Tuesday 27 September 2016

More than TV money needed to fix FAI woes

John Fallon

Published 01/07/2015 | 02:30

FAI chief executive John Delaney
FAI chief executive John Delaney

With a minimum €12m windfall accruing to the FAI should Ireland reach the finals of Euro 2016, it's little wonder John Delaney has vowed to resume his party piece of picking up the bar tab for fans in France.

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The chief executive made the revelation almost a year ago at a time the feel-good factor surrounding the appointment of Martin O'Neill and Roy Keane was still in vogue.

Asked by Midlands Radio if he would be buying the pints at the pre-FAI annual general meeting social evening in Mullingar, Delaney replied: "Not this time. We'll wait till we get to the Euros before I ever do that again."

So confident was Delaney about the dynamic duo's influence on the senior team that he gave them an 80pc chance of emerging from Group D six weeks ahead of their opening qualifier in Georgia.

"I've got to the confident of qualifying and the fans expect us to qualify," he reasoned.

"The World Cup is more difficult - there's only 13 spots for UEFA - but we have to make it that, every time we get into a group, we aim to qualify."

As the Irish supremo was supposedly at the heart of the move to have the tournament expanded to 24 teams, it would be a chastening experience for him to be amongst an FAI delegation travelling to France in an observatory rather than participative capacity.

Pride is not the only commodity under threat by Ireland's precarious fourth-place position heading into the final four qualifiers.

Details of the FAI's latest accounts, published in yesterday's Irish Independent, prove that the association requires a significant income spike to counteract its €51.2m debt and associated annual charges on borrowings that soared to €5.4m during 2014.

Delaney had cited the new UEFA centralised television deal to illustrate that a route to financial stability existed as debts mounted, but the published returns show it is no panacea.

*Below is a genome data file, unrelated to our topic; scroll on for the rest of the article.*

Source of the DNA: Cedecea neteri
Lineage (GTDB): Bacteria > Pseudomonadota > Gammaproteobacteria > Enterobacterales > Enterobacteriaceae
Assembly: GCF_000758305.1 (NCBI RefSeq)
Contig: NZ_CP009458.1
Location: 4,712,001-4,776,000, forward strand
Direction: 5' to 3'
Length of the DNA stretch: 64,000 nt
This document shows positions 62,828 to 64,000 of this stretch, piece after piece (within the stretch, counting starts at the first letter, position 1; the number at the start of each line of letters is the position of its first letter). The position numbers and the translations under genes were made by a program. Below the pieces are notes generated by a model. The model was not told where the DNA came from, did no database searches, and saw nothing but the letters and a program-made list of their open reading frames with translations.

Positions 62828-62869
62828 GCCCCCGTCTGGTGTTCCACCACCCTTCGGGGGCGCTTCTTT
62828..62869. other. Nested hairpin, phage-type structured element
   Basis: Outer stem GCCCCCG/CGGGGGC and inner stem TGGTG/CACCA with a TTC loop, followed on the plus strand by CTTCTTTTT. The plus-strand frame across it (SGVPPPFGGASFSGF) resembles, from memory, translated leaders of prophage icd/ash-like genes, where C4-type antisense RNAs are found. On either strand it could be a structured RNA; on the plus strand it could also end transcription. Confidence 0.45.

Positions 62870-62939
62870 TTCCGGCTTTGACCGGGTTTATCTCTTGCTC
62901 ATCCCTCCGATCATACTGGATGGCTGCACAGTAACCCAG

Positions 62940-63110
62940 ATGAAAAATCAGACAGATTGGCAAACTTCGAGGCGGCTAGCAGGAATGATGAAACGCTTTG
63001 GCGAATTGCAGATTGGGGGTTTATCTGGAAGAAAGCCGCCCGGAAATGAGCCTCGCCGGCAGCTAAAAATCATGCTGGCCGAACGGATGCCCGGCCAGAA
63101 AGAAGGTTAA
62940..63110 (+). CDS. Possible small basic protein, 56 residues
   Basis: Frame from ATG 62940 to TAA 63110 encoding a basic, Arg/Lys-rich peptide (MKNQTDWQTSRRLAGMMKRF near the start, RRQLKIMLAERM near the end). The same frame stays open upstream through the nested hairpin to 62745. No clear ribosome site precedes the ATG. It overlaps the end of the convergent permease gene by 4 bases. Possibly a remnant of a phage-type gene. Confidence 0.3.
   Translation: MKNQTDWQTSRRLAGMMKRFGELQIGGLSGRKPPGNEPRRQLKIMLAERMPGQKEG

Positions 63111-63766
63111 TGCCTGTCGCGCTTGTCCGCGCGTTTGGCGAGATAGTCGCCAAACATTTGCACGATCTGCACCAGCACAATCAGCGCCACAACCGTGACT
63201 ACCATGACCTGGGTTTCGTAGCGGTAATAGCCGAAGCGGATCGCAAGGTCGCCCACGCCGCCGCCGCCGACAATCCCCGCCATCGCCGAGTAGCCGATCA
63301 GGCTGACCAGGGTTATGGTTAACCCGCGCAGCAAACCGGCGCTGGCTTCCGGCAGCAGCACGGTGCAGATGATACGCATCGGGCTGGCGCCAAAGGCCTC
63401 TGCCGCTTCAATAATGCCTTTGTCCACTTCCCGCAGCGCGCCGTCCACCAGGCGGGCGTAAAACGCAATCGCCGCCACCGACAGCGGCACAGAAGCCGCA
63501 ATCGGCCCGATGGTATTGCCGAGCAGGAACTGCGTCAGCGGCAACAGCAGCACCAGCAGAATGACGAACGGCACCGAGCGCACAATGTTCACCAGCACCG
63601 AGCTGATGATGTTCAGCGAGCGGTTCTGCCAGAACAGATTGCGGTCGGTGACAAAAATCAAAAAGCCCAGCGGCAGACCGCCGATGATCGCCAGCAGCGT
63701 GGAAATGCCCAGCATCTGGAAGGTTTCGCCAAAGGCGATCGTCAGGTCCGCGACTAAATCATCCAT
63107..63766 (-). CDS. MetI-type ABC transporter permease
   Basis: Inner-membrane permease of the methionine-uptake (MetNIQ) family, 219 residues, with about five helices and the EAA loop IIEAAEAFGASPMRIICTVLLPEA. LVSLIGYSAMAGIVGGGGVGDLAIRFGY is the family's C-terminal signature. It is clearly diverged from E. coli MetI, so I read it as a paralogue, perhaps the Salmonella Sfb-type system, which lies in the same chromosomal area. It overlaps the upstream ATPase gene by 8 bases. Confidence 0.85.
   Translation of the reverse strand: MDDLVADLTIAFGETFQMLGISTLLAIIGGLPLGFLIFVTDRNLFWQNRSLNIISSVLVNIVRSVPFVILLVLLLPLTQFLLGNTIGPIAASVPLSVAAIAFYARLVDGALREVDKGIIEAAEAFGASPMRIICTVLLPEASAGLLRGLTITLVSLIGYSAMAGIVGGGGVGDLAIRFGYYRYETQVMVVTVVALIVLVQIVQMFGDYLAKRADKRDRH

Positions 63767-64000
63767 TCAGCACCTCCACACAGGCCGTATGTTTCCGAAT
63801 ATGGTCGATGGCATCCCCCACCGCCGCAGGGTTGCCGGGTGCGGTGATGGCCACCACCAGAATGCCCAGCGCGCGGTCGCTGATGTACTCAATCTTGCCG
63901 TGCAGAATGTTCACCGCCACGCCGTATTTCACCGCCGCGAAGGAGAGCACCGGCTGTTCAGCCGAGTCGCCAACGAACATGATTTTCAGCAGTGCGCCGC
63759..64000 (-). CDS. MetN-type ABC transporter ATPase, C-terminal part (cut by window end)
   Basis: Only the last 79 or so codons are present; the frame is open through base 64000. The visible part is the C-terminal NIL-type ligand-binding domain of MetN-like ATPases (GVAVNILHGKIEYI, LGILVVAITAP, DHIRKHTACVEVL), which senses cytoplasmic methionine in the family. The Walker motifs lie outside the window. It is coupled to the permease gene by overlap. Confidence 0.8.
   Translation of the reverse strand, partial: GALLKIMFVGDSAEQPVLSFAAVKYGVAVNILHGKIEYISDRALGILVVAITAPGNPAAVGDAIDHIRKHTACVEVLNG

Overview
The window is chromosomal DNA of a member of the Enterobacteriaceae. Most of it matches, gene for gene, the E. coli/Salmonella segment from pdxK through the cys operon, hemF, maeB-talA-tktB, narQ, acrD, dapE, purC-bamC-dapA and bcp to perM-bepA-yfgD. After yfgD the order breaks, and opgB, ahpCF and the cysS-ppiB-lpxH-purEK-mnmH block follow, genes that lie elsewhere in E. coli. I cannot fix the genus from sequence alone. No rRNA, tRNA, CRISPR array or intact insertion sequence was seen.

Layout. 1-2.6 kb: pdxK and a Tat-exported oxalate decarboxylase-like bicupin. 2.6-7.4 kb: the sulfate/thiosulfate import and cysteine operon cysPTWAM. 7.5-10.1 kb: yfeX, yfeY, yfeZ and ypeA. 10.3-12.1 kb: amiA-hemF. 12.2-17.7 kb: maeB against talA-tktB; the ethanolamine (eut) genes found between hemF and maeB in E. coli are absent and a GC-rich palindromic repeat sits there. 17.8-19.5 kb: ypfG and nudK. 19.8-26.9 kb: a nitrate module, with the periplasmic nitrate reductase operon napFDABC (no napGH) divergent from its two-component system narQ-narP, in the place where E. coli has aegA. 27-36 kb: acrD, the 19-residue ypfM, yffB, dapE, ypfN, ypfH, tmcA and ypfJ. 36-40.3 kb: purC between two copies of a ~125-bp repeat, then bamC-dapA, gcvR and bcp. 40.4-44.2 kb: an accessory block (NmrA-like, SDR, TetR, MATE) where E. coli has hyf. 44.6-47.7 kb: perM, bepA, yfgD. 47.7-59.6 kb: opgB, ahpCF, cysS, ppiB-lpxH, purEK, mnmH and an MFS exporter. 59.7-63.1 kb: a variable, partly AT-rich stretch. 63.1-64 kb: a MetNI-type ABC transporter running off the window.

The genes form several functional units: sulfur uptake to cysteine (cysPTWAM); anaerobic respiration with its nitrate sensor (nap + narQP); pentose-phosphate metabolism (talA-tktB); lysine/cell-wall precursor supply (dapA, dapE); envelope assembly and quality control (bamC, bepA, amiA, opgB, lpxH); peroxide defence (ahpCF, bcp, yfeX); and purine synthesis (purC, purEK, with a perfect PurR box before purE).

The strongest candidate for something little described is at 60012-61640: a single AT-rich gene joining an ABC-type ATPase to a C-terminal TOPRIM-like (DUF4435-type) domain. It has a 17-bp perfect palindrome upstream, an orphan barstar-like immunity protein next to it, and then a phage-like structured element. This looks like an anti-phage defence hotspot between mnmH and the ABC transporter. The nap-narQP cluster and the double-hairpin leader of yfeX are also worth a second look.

The €10m it guaranteed in 2014 when Gibraltar television networks were the only negotiators was one thing.

Yet that figure would have been achieved alone this year for the qualifier against world champions Germany in October.

Football-mad Poland, with a population of almost 40 million, was another safe bet to cut a deal as were Scotland.

Indeed, with Ireland's lowly fourth seeding for the 2018 World Cup draw, which is just three weeks away, ending up in a potential group with the likes of France, Italy and Poland would dwarf the UEFA income if the previous arrangement of brokering deals per match remained.

Popularity

UEFA, boosted by the popularity of the Champions League, is able to increase the prize-fund for the next Euros by 50pc based upon an expected sponsorship stream of €500m.

Although football is big business in Europe, the trend hasn't reached Ireland. Delaney will be 15 years in the post when his current contract lapses in 2020 and usually accompanying the various renewals is a comment noting the growth he's delivered to their commercial portfolio.

That aspect of the finances has increased, according to the accounts, but still lags behind the €8.1m amount declared for 2012.

It's not just on the financial scene where Irish football is losing pace. Roy Keane has already aired his concerns about the lack of talent equipped to aid the senior squad and arrest the team's worrying decline in the world rankings.

O'Neill and Keane can only wish Robbie Brady's touted transfer to Norwich City proceeds if they're to have an Irish-born player under the age of 25 operating in the Premier League next season.

A health warning is attached to delving further into the future. Ireland's U-21s didn't win a game in 2014 while the U-19s have qualified for the annual Euros just once in the past 13 years.

Though the U-17s reached their first showpiece since 2008 in May, they finished bottom of their group without scoring a goal in their three games.

"I worry about our future - there's no quick-fix here," sighed Keane.

It's a synopsis easily applicable to the FAI's finances, too.

Irish Independent

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